Frequently Asked Questions

A humanities organization has a mission explicitly connected to the humanities along with a track record of specifically working in the humanities, as opposed to a group that occasionally tackles or delves into humanities-based themes or activities. These include:

Cultural and Ethnic Organizations: This category includes organizations dedicated to the study, preservation, and/or dissemination of the history and culture of ethnic groups.
History Organizations: This category includes historical societies and their support organizations, historical preservation groups and their support organizations, historic houses, folklore/folklife organizations, place-based learning organizations, cultural sustainability organizations, and other organizations with a historical focus.
Humanities Museums: This category includes organizations that acquire, preserve, research, exhibit, and provide for the educational use of works of art or objects/artifacts that are related to the study of humanities content.
Literature Organizations: This category includes organizations that promote the study or appreciation of books and/or literature.
Humanities Education: Organizations that offer classes, seminar, and workshops in the humanities (which include but are not limited to literature, languages, history, philosophy, religious studies, art history, and interdisciplinary humanities programs – like ethnic studies, gender and sexuality studies, and American studies). Literacy programs and English-language acquisition (ELL/ESL) programs are also eligible in this category.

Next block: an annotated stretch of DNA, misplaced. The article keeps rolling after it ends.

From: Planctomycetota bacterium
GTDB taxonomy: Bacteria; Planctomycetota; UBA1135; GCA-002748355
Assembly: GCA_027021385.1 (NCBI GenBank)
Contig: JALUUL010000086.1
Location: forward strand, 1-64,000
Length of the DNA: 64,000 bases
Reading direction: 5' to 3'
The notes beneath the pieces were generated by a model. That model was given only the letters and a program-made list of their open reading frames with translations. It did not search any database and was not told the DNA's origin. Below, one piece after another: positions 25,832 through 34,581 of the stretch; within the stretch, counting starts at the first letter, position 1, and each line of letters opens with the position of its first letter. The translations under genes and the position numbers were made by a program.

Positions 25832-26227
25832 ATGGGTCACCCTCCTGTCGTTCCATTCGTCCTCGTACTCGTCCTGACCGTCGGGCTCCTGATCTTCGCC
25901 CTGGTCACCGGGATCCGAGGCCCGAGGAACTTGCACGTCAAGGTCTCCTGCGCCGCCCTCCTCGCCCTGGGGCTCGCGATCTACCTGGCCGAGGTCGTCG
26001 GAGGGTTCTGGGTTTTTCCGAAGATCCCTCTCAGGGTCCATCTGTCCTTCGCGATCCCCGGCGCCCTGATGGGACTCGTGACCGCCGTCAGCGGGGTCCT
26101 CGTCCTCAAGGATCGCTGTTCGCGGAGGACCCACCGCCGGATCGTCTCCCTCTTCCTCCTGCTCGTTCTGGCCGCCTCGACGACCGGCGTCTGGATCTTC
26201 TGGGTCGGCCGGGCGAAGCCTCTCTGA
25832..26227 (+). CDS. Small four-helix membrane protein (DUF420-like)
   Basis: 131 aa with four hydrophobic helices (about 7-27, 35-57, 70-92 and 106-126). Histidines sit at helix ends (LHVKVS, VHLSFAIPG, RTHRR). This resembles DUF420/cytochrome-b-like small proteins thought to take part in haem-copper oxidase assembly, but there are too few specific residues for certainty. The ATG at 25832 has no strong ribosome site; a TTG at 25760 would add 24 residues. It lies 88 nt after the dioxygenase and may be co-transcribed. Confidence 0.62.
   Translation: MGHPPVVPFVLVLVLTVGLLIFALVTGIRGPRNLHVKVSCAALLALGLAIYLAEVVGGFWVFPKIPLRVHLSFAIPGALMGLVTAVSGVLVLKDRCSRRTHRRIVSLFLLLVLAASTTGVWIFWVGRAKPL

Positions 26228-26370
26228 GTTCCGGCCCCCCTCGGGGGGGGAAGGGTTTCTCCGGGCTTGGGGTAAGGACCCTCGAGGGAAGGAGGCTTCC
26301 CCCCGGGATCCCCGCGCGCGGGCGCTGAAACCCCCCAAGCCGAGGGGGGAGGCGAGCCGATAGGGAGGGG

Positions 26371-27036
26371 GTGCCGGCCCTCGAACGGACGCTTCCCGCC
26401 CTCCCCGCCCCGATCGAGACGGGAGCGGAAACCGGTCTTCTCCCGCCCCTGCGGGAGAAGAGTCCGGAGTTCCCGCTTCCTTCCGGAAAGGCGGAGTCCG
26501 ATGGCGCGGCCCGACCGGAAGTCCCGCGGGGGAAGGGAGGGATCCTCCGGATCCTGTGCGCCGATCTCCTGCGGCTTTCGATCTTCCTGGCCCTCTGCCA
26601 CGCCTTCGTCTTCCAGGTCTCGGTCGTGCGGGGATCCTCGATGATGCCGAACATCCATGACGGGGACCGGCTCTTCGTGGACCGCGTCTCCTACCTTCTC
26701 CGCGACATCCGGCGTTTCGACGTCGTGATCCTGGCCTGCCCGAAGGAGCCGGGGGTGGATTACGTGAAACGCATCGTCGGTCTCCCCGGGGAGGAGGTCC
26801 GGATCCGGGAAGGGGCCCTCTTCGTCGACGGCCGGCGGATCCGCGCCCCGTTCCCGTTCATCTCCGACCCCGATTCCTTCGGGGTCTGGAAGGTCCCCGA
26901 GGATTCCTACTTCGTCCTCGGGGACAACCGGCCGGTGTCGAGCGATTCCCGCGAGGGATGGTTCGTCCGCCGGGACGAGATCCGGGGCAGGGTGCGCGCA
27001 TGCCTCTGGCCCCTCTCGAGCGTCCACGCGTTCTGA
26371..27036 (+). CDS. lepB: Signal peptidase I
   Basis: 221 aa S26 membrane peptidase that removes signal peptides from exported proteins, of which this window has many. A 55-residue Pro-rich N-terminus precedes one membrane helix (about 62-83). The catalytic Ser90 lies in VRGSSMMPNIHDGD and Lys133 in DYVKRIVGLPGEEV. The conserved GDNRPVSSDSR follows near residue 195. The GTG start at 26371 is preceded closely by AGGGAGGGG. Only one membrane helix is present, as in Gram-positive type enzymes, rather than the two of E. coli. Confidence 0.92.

Media, Journalism, and Documentary Organizations: Organizations that are committed to covering humanities themes and/or telling the stories, happenings, or histories of communities that are informed by the members of those communities, challenge predominant narratives, and/or nurture critical analysis of media.
Libraries and Archives: These organizations include operating libraries and archives (excluding those that are purely science- and medicine-focused). Combination museum-libraries can be treated as museums or libraries.


There is no cost share required for these grants. Organizations cannot overlap project funds from two federal funding sources.


Yes, libraries are eligible to apply. According to the NEH guidelines: “museums, libraries, archives, historic sites, and other nonprofits impacted by the pandemic in their state or jurisdiction” are eligible.


Yes, but you cannot overlap funds from one federal source with another. Your SHARP application should be for cost related to programming or general operating support NOT paid for with PPP funds.


Organizations who apply for SHARP funds in Track 1 and Track 2 will be assessed as follows:

  • Is the organization eligible for SHARP funding based on the information provided in the application?
  • Does the organization demonstrate coronavirus-hardship?
  • Is the proposal consistent with the purpose of the American Rescue Plan to help the organization “prevent, prepare for, respond to, and recover from the coronavirus”?
  • Does the humanities-based project provide public humanities content and programming services? (Tracks one and two)
  • Does the plan for general operating support respond to, and strengthen the organization? (Track one)
  • Does the organization work with, or support under-served and minority-focused and minority-led institutions and organizations?
  • Is the funding tier selected and the budget allocation reasonable for the proposed work?

We provide guidelines in Spanish and you can translate the grant application site into other languages using Google translate (illustrated below). Once you log into the grant website you will see a Google translate button in the top left-hand side of the screen. It will not translate your responses.